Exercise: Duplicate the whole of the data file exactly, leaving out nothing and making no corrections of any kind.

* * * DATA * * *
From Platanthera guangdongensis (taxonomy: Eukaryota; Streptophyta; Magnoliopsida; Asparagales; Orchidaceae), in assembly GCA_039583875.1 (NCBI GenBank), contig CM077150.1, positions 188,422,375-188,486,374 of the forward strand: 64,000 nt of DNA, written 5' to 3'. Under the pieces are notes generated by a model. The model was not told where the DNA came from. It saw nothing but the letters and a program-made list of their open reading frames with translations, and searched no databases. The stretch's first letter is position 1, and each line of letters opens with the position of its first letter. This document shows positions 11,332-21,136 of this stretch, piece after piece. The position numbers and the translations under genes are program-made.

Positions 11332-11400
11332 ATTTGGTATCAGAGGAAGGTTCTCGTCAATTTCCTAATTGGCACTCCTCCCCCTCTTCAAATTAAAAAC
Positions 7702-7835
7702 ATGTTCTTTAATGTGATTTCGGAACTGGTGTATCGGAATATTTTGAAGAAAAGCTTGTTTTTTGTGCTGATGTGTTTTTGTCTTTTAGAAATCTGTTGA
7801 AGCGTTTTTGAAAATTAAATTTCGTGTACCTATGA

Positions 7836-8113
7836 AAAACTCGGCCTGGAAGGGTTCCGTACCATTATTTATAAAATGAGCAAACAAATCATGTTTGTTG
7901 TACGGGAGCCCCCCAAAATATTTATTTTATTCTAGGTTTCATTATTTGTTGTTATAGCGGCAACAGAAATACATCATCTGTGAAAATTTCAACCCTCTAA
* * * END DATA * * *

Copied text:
From Platanthera guangdongensis (taxonomy: Eukaryota; Streptophyta; Magnoliopsida; Asparagales; Orchidaceae), in assembly GCA_039583875.1 (NCBI GenBank), contig CM077150.1, positions 188,422,375-188,486,374 of the forward strand: 64,000 nt of DNA, written 5' to 3'. Under the pieces are notes generated by a model. The model was not told where the DNA came from. It saw nothing but the letters and a program-made list of their open reading frames with translations, and searched no databases. The stretch's first letter is position 1, and each line of letters opens with the position of its first letter. This document shows positions 11,332-21,136 of this stretch, piece after piece. The position numbers and the translations under genes are program-made.

Positions 11332-11400
11332 ATTTGGTATCAGAGGAAGGTTCTCGTCAATTTCCTAATTGGCACTCCTCCCCCTCTTCAAATTAAAAAC
Positions 7702-7835
7702 ATGTTCTTTAATGTGATTTCGGAACTGGTGTATCGGAATATTTTGAAGAAAAGCTTGTTTTTTGTGCTGATGTGTTTTTGTCTTTTAGAAATCTGTTGA
7801 AGCGTTTTTGAAAATTAAATTTCGTGTACCTATGA

Positions 7836-8113
7836 AAAACTCGGCCTGGAAGGGTTCCGTACCATTATTTATAAAATGAGCAAACAAATCATGTTTGTTG
7901 TACGGGAGCCCCCCAAAATATTTATTTTATTCTAGGTTTCATTATTTGTTGTTATAGCGGCAACAGAAATACATCATCTGTGAAAATTTCAACCCTCTAA